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How to Handle Common Dental Emergencies

November 14, 2019

Filed under: Uncategorized — dramara @ 3:59 pm
woman getting punched with red boxing glove

Accidents happen, and your teeth are no exception. You can’t always know when a dental emergency is going to strike, or how to prevent them in the first place. However, knowing what to do when one occurs can mean the difference between losing and saving a tooth. The first thing you should do when an emergency happens is to call your emergency dentist in Scarborough. There are a few things you can do in the meantime, though. Read on below to learn them.

Knocked-Out Tooth

When a tooth is knocked out, time is of the essence. You have an hour at most to see your dentist and get the tooth successfully reimplanted. The most important thing here, besides time, is to keep the tooth moist. If you can, try placing the tooth back in the socket, making sure it’s facing the right direction. If that’s not possible, hold the tooth in between your cheek and gums. You could also place it in a container of saltwater or milk until you can see your emergency dentist in Scarborough.

Cracked Tooth

First, rinse your mouth out with warm water. Gather any pieces of the tooth that may have broken off and save them. The dentist may be able to reattach them. To keep any swelling down, apply cold compresses to the appropriate side of the face.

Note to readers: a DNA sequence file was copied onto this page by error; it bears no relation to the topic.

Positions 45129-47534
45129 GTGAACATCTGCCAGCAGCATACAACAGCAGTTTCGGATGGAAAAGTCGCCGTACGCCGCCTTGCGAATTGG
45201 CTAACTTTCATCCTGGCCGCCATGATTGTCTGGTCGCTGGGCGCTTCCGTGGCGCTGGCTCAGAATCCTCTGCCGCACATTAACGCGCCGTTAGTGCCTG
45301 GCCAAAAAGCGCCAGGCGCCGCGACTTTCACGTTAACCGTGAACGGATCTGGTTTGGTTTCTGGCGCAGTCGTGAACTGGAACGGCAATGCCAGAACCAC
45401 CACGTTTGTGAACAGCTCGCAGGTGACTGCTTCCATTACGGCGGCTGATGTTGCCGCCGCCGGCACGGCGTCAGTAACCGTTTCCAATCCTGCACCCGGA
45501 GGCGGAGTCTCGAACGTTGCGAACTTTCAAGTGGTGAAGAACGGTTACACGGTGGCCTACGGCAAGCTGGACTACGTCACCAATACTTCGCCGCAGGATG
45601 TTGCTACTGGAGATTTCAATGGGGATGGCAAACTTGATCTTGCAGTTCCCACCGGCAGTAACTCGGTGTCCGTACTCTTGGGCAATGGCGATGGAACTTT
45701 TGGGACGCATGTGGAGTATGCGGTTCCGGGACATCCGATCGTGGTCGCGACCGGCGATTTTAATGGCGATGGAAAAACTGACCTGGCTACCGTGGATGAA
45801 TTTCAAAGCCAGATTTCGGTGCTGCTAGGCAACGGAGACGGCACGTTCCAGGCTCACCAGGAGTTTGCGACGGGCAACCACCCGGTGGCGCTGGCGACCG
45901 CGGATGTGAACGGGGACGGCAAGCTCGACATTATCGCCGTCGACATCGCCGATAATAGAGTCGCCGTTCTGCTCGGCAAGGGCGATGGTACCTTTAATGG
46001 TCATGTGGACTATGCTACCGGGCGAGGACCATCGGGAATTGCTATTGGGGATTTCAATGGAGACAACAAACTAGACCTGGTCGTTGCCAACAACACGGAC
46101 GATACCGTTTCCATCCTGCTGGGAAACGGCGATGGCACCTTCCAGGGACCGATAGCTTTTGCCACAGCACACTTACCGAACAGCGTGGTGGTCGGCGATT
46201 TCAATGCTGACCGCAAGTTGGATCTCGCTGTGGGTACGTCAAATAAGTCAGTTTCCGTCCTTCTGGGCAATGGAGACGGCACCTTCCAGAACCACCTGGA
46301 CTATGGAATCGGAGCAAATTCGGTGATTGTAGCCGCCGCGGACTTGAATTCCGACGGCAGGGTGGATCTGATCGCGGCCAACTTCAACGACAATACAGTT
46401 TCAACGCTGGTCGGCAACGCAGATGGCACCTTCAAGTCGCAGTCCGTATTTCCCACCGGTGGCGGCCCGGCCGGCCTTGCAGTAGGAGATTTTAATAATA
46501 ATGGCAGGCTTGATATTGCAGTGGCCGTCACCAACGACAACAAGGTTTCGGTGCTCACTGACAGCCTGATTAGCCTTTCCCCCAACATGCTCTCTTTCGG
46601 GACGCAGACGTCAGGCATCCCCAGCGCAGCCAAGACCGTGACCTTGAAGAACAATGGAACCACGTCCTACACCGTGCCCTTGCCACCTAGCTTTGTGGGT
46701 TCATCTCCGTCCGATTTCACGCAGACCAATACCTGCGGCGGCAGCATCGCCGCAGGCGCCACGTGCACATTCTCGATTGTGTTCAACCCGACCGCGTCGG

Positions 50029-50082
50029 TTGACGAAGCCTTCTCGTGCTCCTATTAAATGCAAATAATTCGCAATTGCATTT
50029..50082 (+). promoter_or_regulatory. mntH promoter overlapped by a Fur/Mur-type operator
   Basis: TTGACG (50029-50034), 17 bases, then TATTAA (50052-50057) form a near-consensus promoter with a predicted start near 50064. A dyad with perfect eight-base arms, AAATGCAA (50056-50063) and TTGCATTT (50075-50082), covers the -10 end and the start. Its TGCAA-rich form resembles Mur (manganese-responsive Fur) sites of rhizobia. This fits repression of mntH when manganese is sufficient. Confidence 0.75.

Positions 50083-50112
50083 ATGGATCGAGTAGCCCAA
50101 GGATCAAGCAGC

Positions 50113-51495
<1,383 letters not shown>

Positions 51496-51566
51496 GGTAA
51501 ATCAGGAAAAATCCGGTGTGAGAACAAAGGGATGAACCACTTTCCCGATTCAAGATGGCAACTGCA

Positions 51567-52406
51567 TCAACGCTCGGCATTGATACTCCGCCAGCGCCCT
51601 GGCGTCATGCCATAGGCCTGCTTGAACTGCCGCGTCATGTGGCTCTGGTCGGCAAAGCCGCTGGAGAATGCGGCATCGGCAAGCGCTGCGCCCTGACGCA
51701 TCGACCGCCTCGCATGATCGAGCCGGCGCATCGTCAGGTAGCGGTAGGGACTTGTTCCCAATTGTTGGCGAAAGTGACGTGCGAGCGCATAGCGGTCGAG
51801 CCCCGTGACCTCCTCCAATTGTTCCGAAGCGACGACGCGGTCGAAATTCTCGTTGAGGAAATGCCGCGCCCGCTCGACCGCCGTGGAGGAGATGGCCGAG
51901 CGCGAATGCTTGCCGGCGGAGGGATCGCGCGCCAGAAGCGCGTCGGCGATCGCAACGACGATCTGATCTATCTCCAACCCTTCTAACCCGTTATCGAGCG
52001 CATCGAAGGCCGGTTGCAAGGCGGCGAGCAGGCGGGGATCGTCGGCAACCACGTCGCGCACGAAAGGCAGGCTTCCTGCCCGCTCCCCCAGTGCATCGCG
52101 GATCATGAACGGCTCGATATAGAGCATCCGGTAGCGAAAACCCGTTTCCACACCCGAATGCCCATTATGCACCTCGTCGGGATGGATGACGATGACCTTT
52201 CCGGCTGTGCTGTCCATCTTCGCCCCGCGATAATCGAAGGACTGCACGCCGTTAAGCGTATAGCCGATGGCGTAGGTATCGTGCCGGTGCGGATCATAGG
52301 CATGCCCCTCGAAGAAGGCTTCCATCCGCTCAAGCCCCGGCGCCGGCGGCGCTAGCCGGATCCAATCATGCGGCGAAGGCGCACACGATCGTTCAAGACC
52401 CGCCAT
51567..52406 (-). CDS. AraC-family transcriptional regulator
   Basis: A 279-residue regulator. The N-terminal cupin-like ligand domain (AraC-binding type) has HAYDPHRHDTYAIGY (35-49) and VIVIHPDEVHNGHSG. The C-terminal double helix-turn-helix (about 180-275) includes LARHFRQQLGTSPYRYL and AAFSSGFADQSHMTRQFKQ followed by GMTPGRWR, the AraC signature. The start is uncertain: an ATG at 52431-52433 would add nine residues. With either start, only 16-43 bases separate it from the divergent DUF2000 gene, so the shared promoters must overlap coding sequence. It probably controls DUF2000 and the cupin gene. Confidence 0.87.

Bitten Tongue or Lip

Gently clean the area with water to rinse out any blood. Apply some gauze to the area to stop bleeding, as well as a cold compress to cut down on swelling.


Rinse your mouth with warm water to dislodge any object that may be causing your discomfort. Take an over-the-counter pain reliever like ibuprofen until you can see your dentist. Just be sure that if you take aspirin, do NOT place it directly on the affected tooth. Doing so can irritate the gum tissue and make your pain worse.

Objects Stuck in Mouth

If there is a tiny object stuck in between your teeth, rinse with warm water. If that doesn’t dislodge the object, then gently try to remove it with dental floss. Whatever you do, do NOT attempt to remove the object with a sharp object like a toothpick. You could end up damaging the soft tissue in your mouth and making the problem worse.

Remember, your first step in a dental emergency should be to call your dentist. Keep these tips in mind, and you may be able to keep your smile as intact as possible.

About the Author

Dr. Samantha Amaro received her Doctor of Dental Medicine degree from Tufts University School of Dental Medicine in Boston. She currently practices at White Willow Family and Cosmetic Dentistry in Scarborough, ON. Her professional affiliations include the Ontario Dental Association, the Royal College of Dental Surgeons, the Toronto Academy of Dentistry, and the Academy of General Dentistry. If you’re experiencing a dental emergency, don’t hesitate to contact her practice at 416-285-4545.

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